Available in both hardcover and digital formats.
If Eats, Shoots & Leaves whetted your appetite on the subject of punctuation, then you have a treat in store. Shady Characters is an authoritative, witty, and fascinating tour of the history and rationale behind such lesser known marks as the ampersand, manicule, the pilcrow, and the interrobang. Keith Houston also explains the octothorpe — otherwise known as the hashtag — and my final comment on his book is #awesome.
Make no mistake: this is a book of secrets. With zeal and rigor, Keith Houston cracks open the &, the #, the † and more — all the little matryoshka dolls of meaning that make writing work. Inside, we meet novelists, publishers, scholars and scribes; we range from ancient Greeks to hashtagged tweets; and we see the weird and wonderful foundations of the most successful technology of all time. By which I mean, of course: this. These marks and scribbles. Honestly, it gets almost theological: how many stories can you fit on the head of a †? The answer — and the stories — will surprise you.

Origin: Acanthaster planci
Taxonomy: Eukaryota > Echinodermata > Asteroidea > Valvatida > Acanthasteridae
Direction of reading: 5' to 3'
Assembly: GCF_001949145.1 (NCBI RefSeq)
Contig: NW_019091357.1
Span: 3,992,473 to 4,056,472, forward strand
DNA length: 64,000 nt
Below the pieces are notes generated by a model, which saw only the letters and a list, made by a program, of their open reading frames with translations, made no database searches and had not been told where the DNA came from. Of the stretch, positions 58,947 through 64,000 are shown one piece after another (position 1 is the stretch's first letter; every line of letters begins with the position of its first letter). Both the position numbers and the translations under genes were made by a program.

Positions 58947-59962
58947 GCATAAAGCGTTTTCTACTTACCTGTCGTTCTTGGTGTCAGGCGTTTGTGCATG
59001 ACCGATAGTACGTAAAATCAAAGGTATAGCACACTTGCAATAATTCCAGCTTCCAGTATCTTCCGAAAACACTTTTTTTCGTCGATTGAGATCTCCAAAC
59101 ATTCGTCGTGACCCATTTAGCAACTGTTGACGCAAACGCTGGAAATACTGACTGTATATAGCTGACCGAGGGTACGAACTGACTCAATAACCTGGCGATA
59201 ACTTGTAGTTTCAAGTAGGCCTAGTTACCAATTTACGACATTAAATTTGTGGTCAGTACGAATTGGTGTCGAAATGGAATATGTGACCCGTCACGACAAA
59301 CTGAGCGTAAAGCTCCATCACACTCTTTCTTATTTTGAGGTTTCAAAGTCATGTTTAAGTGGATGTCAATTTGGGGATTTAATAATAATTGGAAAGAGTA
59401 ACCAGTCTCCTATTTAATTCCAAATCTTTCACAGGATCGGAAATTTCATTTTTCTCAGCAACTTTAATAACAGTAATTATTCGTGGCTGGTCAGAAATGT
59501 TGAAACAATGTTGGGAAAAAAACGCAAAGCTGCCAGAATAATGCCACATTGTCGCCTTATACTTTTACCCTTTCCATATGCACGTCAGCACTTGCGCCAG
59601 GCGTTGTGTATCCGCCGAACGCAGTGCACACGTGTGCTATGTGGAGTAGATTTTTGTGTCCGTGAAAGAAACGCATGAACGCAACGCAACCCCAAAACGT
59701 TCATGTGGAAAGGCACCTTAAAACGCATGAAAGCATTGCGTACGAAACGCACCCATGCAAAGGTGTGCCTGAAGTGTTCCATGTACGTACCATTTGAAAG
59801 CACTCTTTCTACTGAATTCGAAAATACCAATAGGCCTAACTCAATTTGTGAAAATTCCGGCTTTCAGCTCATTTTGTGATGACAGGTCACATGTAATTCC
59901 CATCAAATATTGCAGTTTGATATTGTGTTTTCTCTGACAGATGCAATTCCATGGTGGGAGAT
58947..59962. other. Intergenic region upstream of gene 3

I’m a sucker for this stuff. The @ is called chiocciola (snail) in Italian! The & was once taught as a letter of the alphabet! The manicule has been with us for a millennium! Thank you, Keith Houston, for bringing these little mysteries out of the shadows of typographic history.
For fans of Lynn Truss’s Eats, Shoots & Leaves, this bestiary of lesser-known punctuation marks is a wonder.
More than a mere catalog of curious trivia, it’s an absolutely fascinating blend of history, design, sociology, and cultural poetics — highly recommended.
This book has more in common with Malcolm Gladwell than with standard history writing.
Houston explores the roles a variety of punctuation marks have played in the popular imagination. The forgotten manicule, the modest dash and the ampersand all make appearances, as do intriguing characters from millennia past. The book is often engrossing… An unusual triumph of the human ability to find exaltation in the mundane.
Engaging typographical journeys […] Houston brings to life a history of ingenuity and imagination.
Punctuation is not a mere ornament or a curiosity — it is essential, and we need to know about it. Keith Houston’s history is entertaining and readable.
[S]cholarly, highly readable and, on some deeper level, slightly deranged.
[W]ritten in a jaunty tone, laced with geeky relish. ★ ★ ★ ★